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  • Writer's pictureHope Vista


I was typing out the word ‘no,’ followed by a logical, long-winded explanation. I didn’t want to say no - I wanted to say the exact opposite. But there were a lot of things happening with my family at the time, and saying no felt like the only viable option. Truth is, going on this date was all I wanted. He felt like the right fit, you know? It was a natural instinct - I was positive that this was my person. My human. It was just not the right time. But would there be another time? I quickly backtracked, deleting my text in its entirety, and typed ‘yes’.

The date was going to be informal - just a simple day walking around Manhattan in the dead of winter. We’d go wherever our feet led us. I’m a planning type of person, but it felt safe to not have one. There was endless opportunity, so I hopped on the train that evening with a bundle of butterflies in my belly, and let it take me where it needed to go. I admit - I almost backed out when I was halfway through the ride. Anxiety started to settle in, and although I really didn’t want to change my mind, I just felt genuine nerves. Where could this date even go, with everything that was happening in my personal life at the time?

I ended up shifting in my seat the entire train ride, but arriving at my destination. Getting off the train was a bit of a struggle - but dad really wanted me to go on this date. I told him about it, somewhat hoping that he’d tell me not to go, to stay home with him. But instead, he was excited, just as I expected him to be. He told me, “just be yourself, and everything will work out in the end”. He said to go, so I went.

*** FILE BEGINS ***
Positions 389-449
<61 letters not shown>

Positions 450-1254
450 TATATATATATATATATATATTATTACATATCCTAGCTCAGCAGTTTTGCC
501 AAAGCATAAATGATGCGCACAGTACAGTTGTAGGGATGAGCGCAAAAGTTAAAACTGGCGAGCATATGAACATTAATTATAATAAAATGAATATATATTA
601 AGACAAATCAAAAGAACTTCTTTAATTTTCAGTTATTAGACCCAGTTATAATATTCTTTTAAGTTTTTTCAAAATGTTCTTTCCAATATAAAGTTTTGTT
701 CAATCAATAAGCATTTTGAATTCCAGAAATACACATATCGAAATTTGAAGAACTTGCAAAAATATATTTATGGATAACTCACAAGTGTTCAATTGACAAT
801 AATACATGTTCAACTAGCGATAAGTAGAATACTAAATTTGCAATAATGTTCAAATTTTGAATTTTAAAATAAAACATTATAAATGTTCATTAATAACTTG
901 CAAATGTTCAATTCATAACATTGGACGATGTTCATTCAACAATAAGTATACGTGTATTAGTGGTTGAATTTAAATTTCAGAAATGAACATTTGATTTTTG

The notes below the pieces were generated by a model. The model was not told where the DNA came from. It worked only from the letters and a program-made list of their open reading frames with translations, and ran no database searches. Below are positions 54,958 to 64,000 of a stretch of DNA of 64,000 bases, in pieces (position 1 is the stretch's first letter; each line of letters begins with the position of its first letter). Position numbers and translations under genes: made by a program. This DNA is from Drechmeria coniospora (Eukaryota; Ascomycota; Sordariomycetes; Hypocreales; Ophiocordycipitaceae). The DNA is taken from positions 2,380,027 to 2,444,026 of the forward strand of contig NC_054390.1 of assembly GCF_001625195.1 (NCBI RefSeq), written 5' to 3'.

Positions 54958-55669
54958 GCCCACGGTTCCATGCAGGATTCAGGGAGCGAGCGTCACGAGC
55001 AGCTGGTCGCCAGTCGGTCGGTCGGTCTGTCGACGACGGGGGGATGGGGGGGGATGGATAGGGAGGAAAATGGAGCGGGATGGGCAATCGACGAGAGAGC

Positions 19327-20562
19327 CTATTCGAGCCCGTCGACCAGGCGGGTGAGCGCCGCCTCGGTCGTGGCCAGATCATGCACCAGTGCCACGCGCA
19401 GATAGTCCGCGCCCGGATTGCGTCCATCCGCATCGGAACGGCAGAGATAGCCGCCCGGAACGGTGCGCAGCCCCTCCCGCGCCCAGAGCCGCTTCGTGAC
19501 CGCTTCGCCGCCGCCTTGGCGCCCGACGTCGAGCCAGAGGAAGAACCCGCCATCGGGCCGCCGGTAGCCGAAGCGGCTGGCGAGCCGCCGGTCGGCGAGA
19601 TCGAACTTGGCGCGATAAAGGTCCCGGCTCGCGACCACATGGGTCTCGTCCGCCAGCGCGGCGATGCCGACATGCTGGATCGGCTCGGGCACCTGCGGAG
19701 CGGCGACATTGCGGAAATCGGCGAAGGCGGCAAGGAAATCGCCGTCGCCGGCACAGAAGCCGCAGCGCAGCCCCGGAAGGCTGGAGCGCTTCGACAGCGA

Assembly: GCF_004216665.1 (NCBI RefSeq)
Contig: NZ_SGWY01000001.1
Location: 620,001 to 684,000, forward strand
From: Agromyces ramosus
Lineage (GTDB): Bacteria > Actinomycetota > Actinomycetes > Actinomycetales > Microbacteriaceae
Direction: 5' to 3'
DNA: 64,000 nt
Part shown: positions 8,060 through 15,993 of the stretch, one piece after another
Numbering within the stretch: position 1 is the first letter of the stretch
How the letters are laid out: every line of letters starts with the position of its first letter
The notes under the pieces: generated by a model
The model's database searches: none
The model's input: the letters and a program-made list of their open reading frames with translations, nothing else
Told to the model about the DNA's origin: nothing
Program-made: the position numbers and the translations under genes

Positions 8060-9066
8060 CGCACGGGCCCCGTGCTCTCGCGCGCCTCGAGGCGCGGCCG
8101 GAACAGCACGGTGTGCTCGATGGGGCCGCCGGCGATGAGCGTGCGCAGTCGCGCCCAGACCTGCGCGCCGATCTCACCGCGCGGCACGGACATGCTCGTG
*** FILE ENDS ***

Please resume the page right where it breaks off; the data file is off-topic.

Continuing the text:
Have you ever wanted to protect someone from your own pool of grief, or struggle? If you’ve gone through something traumatic, it’s normal to want to keep those you care about away from it. I don’t think any of us want others to experience our stressors. And that’s what I was trying to do. We had never met before - just texted. He didn’t truly know me, so how could I drag him through my family’s fire? My dad had stage 4 lung and brain cancer at the time. He was very, very sick; near the end. The last thing I wanted to do was introduce him to the darkness of cancer. He had never met my dad - let alone me. Saying no to the date was the only way I could really protect him from this.

But my dad wanted me to say yes. He wanted to see me enjoy myself for a singular night, just one. Escape the stress. Be myself. He just wanted to watch my face transform into a total smile. This is why I backtracked and said yes. I gave the answer I actually wanted to give, with dad’s approval.

It turned out that not having a plan was the best plan. We did absolutely nothing but run around the city, frozen hand in frozen hand, stopping in every store we could find. We didn’t buy anything. We didn’t go to a show or attraction. There really was no agenda. That night revolved around time spent together. To think that I almost said no is worrisome, because now he’s my fiance. Everyone around me wanted me to go, just to experience a night of normalcy. I got that, but I gained so much more. We often think about the date that I almost didn’t go on, because it ended up being the catalyst. That was more than seven years ago, and now, we’re planning our wedding.

Go on that date. Be selfish for a moment. You won’t regret your choice.

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